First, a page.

TRG members requested clarification on whether entities’ estimated credit losses should include the costs of TDRs that do not involve the forgiveness of principal (e.g., an interest rate concession) or the benefits (e.g., reduced loss rates) or both if entities do not use a DCF model. Some TRG members expressed concern that entities may not have information about interest rate concessions available in loss-rate data because the data may currently include only losses related to principal balances. Therefore, the estimate of expected credit losses could differ depending on whether entities use a DCF method, under which interest would be explicitly considered, or another method under which interest may not be considered. Also, if it is inappropriate to consider the benefits of a TDR, entities may need to adjust the historical loss data since the ultimate losses on the assets after all remediation efforts, which inherently include the benefits of any modifications, were most likely to have been captured.
Summary: The TRG did not agree on how to appropriately consider reasonably expected TDRs in an entity’s estimate of credit losses under ASC 326 and will discuss this topic at a future meeting. The FASB staff intends to perform additional analysis on the interaction between accounting for TDRs and expected credit losses.
Background: Under the CECL model, the allowance for loan losses should be management’s current estimate of expected credit losses on financial assets that exist as of the measurement date. Regardless of the method entities use to estimate expected credit losses, they must carefully consider all amounts expected to be collected (or not collected) over the life of the financial asset. Given the revolving nature of lending arrangements, credit card issuers currently do not use the life of the financial asset (e.g., credit card receivable) as a measure when applying the incurred loss model. Since the cycle of creating and repaying receivables is continual, stakeholders have questioned how credit card issuers will determine the life of a credit card account balance so they can estimate expected credit losses.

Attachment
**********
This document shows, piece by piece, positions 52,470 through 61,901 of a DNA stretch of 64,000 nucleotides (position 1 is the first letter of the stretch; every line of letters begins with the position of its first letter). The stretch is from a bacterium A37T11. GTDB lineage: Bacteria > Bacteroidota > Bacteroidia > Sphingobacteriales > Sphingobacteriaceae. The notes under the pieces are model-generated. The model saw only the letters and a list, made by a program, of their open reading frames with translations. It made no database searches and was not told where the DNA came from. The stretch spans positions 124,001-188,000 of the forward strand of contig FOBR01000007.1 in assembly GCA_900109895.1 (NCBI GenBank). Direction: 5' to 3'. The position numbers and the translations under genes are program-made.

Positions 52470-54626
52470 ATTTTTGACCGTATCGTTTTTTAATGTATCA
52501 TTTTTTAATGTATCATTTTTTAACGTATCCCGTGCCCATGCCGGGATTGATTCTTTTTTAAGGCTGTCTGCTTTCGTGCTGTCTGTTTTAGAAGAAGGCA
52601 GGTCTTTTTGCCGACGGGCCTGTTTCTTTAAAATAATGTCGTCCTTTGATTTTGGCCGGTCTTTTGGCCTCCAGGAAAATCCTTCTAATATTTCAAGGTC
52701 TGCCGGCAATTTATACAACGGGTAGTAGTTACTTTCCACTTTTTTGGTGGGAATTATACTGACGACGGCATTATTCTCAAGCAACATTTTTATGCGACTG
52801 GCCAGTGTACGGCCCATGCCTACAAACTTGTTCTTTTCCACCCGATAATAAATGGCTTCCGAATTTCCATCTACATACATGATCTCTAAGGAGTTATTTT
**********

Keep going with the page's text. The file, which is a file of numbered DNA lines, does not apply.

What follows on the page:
Under the CECL model, an allowance must not include expected losses on “unconditionally cancellable loan commitments.” Because credit card lines are unconditionally cancelable, expected losses on future draws are not to be accrued before such amounts are drawn. Accordingly, some stakeholders believe that an entity should apply a customer’s expected payments only to funded commitments as of the measurement date when modeling the repayment period of the measurement date receivable. That is, an entity would estimate the life of a credit card receivable without considering the impact of future draws that are unconditionally cancelable.
Other stakeholders have questioned the relevance of the Credit Card Accountability Responsibility and Disclosure Act of 2009 (the “CARD Act”) in an estimate of the life of a credit card receivable. Among other things, the CARD Act requires entities to apply a credit cardholder’s payments on the basis of a hierarchy under which components of the cardholder’s balance to which higher interest rates apply are generally paid off before components with lower interest rates. These stakeholders have questioned whether the CARD Act’s requirement to allocate cardholder payments implicitly mandates that entities include the impact of future estimated credit card draws in estimates of the life of a credit card receivable as of the measurement date.
Given this stakeholder feedback, the FASB staff outlined in TRG Memo 5 its analysis of the following two views on how entities should consider the application of expected principal payments received after the measurement date: